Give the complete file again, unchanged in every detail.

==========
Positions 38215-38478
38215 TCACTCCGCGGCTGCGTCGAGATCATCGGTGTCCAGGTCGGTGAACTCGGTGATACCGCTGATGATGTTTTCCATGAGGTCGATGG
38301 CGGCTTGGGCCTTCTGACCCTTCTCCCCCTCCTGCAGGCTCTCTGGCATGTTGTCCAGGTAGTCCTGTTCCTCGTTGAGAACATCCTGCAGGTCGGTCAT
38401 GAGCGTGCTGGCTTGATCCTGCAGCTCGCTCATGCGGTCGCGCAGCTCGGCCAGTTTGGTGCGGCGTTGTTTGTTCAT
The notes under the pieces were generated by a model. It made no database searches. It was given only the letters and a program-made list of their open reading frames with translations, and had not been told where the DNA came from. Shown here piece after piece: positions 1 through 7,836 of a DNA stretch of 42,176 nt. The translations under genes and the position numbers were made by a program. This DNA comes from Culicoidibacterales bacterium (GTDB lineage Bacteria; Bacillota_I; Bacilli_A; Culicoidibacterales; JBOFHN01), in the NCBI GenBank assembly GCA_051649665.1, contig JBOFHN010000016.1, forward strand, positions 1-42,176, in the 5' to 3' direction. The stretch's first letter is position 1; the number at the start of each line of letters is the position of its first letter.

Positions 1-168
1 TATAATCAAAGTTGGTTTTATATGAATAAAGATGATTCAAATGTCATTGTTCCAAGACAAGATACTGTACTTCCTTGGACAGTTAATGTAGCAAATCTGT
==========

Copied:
Positions 38215-38478
38215 TCACTCCGCGGCTGCGTCGAGATCATCGGTGTCCAGGTCGGTGAACTCGGTGATACCGCTGATGATGTTTTCCATGAGGTCGATGG
38301 CGGCTTGGGCCTTCTGACCCTTCTCCCCCTCCTGCAGGCTCTCTGGCATGTTGTCCAGGTAGTCCTGTTCCTCGTTGAGAACATCCTGCAGGTCGGTCAT
38401 GAGCGTGCTGGCTTGATCCTGCAGCTCGCTCATGCGGTCGCGCAGCTCGGCCAGTTTGGTGCGGCGTTGTTTGTTCAT
The notes under the pieces were generated by a model. It made no database searches. It was given only the letters and a program-made list of their open reading frames with translations, and had not been told where the DNA came from. Shown here piece after piece: positions 1 through 7,836 of a DNA stretch of 42,176 nt. The translations under genes and the position numbers were made by a program. This DNA comes from Culicoidibacterales bacterium (GTDB lineage Bacteria; Bacillota_I; Bacilli_A; Culicoidibacterales; JBOFHN01), in the NCBI GenBank assembly GCA_051649665.1, contig JBOFHN010000016.1, forward strand, positions 1-42,176, in the 5' to 3' direction. The stretch's first letter is position 1; the number at the start of each line of letters is the position of its first letter.

Positions 1-168
1 TATAATCAAAGTTGGTTTTATATGAATAAAGATGATTCAAATGTCATTGTTCCAAGACAAGATACTGTACTTCCTTGGACAGTTAATGTAGCAAATCTGT